Thursday, 11 August 2011

Forget the cute factor and save iconic species

In the past, the plants and animals that have received the most conservation resources are usually the cutest, the most iconic or those that have all but disappeared.

The Tasmanian devil, koalas and whales have all received significant funding or media attention. But a growing number of scientists question whether this is the most effective conservation method. Instead, they propose using economics and mathematics to develop cost-effective analyses of which animals should be saved and, more controversially, which ones should be ignored.

This method is already being used to prioritise recovery programs for threatened species in New Zealand and Tasmania, while the NSW government is developing a priority list of recovery projects for about 450 to 500 species.

University of Queensland ecology professor Hugh Possingham, who started his career studying mathematics, says merging conservation with economic principles makes perfect sense. He argues that given the scant resources allocated to rehabilitate threatened species, getting ''bang for your buck'' is important.

In the past, bad decision-making resulted in conservation resources being poorly spent, he says. He cites the extensive campaign to try to stop cane toads advancing into north-western Australia as an example of an inefficient conservation program.

''Everybody considers that a futile activity but we've spent money on it,'' says Possingham, who is the director of the Australian Research Council's Centre of Excellence for Environmental Decisions. ''Given the limited amount of money, every dollar we spend is precious,'' he adds.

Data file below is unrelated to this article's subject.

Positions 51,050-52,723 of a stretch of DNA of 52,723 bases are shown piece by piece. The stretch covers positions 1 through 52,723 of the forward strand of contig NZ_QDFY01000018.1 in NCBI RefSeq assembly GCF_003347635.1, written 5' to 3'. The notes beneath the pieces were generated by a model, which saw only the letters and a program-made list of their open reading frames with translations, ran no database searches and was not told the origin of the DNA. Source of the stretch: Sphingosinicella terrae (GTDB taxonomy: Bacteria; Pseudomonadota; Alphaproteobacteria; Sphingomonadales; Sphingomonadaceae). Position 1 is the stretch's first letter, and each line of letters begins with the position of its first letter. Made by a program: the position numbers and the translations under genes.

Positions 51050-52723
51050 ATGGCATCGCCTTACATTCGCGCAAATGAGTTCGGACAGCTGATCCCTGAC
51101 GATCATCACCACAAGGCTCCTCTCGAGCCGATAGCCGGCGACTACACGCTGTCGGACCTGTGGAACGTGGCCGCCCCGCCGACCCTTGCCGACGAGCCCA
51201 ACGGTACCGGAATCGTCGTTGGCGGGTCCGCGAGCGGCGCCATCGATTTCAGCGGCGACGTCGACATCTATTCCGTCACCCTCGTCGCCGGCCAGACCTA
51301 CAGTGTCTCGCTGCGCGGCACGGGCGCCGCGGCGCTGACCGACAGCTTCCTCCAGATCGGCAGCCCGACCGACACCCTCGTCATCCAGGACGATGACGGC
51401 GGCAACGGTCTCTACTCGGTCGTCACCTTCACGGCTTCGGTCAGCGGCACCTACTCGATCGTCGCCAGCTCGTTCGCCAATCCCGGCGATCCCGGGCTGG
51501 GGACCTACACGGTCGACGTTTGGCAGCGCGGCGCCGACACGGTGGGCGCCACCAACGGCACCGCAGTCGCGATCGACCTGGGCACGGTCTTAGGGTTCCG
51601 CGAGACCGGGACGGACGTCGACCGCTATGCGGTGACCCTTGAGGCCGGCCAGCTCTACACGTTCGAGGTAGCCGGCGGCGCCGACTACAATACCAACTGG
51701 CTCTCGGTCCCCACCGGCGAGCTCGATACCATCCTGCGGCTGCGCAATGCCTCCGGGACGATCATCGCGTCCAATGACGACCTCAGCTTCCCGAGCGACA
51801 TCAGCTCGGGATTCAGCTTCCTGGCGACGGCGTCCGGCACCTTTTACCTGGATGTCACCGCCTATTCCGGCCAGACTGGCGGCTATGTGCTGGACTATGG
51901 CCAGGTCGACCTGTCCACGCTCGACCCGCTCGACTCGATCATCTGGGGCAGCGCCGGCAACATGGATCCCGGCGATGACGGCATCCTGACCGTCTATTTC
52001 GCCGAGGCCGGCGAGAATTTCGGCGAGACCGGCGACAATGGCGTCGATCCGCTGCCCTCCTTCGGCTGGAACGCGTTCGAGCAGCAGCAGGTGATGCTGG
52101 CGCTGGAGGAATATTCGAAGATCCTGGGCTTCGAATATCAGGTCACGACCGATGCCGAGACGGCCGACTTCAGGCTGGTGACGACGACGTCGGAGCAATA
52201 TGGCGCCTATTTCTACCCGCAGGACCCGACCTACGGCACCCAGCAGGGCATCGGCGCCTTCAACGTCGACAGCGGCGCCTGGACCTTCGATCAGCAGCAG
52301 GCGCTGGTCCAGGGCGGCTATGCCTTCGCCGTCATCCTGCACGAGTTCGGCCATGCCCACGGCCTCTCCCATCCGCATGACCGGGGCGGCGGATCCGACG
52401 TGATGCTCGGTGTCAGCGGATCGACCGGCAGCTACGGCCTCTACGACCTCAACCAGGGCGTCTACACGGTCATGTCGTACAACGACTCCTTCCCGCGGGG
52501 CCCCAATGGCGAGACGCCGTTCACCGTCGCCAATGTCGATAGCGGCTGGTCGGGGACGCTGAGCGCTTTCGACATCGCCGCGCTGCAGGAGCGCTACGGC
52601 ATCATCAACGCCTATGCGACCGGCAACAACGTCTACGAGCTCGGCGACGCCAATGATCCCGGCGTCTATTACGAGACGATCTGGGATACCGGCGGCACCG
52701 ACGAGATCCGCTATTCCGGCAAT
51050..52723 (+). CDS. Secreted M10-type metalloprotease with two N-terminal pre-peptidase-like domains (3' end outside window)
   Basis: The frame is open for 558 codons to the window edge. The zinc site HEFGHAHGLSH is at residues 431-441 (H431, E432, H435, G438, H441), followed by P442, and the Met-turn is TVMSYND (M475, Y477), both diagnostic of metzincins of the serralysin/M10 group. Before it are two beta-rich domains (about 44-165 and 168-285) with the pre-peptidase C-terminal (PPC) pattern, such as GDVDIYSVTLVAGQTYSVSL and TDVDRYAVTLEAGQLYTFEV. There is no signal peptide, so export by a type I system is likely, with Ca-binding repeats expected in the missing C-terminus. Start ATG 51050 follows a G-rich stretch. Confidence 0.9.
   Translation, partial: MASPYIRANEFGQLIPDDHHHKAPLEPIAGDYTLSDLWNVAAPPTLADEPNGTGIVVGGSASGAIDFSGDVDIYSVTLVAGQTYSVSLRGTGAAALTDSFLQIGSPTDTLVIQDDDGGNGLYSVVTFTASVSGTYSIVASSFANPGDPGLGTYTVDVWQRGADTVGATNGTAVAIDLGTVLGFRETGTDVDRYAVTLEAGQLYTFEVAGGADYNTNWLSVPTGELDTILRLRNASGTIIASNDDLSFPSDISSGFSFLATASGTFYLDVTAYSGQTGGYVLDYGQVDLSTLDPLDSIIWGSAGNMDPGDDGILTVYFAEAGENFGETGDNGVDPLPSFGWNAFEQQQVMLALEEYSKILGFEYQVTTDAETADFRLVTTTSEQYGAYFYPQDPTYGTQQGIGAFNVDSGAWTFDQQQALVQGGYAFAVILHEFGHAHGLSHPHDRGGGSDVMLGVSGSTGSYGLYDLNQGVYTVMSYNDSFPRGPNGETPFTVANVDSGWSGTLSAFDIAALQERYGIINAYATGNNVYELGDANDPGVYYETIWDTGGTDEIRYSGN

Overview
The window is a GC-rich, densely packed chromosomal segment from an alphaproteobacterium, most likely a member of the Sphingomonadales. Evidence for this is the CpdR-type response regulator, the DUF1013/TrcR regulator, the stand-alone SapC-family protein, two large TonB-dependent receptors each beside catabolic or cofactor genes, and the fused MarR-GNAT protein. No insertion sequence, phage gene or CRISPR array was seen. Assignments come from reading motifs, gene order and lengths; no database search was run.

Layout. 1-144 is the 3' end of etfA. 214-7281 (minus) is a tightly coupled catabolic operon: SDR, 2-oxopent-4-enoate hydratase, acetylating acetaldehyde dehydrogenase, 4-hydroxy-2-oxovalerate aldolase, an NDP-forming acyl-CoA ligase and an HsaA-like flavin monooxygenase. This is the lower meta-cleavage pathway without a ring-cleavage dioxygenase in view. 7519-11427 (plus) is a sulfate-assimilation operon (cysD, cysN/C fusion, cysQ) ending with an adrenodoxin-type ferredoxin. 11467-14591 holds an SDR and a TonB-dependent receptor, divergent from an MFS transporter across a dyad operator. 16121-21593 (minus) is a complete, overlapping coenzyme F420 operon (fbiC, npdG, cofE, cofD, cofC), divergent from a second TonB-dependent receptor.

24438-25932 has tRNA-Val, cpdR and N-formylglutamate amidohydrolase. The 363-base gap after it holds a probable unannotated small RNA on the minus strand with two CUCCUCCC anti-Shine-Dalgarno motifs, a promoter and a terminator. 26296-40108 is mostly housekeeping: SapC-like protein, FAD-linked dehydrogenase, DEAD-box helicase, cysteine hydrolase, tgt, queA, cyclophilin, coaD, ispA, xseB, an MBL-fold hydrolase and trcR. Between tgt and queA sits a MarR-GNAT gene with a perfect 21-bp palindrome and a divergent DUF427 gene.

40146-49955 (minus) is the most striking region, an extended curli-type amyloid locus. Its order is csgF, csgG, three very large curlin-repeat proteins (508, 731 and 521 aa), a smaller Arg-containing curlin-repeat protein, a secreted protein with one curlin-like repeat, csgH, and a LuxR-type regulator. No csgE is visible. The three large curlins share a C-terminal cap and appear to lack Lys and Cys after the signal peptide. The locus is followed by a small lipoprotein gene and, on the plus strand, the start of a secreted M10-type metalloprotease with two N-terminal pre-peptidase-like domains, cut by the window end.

More than $10 million has been handed to scientists to develop methods to eliminate the species over the past two decades and several more million dollars have been given to community groups to prevent the spread of the pest. But none of these endeavours has stopped, or even slowed, the toad invasion, according to a threat-abatement plan released by the federal government in June.

As part of his research, Possingham and colleagues, including his former postgraduate researcher, Liana Joseph, came up with a method to pinpoint which programs to save threatened species should receive funding over others. As part of the model, all species are given a value, which is often based on how genetically distinct they are.

''In Australia, the echidna and platypus, neither of whom are doing very well, are so taxonomically unique, it would be a global tragedy if we lost them, whereas a subspecies of honeyeater has many close relatives,'' Possingham says.

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